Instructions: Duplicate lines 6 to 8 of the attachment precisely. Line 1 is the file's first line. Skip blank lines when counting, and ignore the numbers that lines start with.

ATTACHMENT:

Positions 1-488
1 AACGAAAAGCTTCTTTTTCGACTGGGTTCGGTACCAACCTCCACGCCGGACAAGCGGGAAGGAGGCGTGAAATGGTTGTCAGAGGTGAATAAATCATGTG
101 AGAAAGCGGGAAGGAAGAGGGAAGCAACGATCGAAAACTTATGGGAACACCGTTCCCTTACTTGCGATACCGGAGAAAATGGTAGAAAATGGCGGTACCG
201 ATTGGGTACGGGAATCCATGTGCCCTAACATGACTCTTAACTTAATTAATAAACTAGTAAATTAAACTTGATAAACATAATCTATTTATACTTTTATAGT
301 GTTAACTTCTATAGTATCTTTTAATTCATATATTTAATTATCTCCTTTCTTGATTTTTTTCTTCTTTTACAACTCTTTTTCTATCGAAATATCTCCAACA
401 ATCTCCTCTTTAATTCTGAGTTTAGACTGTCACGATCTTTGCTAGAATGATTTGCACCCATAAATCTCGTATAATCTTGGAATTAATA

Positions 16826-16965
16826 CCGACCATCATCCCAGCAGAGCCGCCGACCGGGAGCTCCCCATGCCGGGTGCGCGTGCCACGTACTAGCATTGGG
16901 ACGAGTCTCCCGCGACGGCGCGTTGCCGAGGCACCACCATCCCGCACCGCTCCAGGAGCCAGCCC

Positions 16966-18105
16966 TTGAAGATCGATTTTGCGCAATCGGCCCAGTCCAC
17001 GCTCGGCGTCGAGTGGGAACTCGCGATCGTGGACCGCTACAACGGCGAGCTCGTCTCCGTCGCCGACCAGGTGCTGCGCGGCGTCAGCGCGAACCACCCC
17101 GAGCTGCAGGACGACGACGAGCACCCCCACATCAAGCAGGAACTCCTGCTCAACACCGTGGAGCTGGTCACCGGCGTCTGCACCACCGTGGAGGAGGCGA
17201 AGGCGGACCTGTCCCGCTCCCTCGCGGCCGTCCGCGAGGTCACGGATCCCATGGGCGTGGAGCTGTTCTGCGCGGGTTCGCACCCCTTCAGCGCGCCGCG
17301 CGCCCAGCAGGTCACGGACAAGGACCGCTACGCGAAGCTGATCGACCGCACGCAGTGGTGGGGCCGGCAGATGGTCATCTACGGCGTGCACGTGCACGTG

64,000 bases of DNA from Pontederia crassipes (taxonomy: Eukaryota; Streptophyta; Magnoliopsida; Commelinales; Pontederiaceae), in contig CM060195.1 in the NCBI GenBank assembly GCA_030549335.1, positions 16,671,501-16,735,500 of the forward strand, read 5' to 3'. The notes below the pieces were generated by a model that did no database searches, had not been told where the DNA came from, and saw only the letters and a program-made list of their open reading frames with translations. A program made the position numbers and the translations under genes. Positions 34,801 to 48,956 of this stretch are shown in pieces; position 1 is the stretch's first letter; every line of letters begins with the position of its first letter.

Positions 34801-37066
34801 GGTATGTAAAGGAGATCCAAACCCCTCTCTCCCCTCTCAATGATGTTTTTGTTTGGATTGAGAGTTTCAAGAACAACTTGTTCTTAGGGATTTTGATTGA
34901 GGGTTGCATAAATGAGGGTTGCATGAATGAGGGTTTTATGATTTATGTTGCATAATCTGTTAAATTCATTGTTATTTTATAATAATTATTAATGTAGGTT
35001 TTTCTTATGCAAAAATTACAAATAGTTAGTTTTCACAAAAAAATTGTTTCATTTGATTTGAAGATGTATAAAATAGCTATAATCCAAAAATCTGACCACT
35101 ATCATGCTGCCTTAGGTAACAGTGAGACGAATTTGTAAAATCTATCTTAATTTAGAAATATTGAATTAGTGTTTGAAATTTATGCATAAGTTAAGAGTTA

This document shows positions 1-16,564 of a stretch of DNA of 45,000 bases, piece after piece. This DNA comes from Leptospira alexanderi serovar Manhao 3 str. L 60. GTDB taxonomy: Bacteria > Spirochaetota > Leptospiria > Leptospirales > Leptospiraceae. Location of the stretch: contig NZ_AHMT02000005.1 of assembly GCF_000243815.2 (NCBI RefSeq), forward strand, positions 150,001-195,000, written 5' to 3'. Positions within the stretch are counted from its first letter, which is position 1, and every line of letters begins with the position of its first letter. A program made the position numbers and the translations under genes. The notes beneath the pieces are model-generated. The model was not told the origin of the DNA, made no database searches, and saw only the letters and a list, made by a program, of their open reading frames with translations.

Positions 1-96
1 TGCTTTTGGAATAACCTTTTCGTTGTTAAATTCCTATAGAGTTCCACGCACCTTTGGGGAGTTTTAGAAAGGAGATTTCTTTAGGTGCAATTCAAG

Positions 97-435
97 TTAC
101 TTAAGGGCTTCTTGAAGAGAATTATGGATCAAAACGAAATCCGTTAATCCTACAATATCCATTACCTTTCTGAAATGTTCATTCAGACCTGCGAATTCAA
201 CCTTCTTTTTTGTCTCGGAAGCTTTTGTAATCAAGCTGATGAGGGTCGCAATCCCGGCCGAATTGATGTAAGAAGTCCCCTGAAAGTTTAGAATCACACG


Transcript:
401 ATCTCCTCTTTAATTCTGAGTTTAGACTGTCACGATCTTTGCTAGAATGATTTGCACCCATAAATCTCGTATAATCTTGGAATTAATA

Positions 16826-16965
16826 CCGACCATCATCCCAGCAGAGCCGCCGACCGGGAGCTCCCCATGCCGGGTGCGCGTGCCACGTACTAGCATTGGG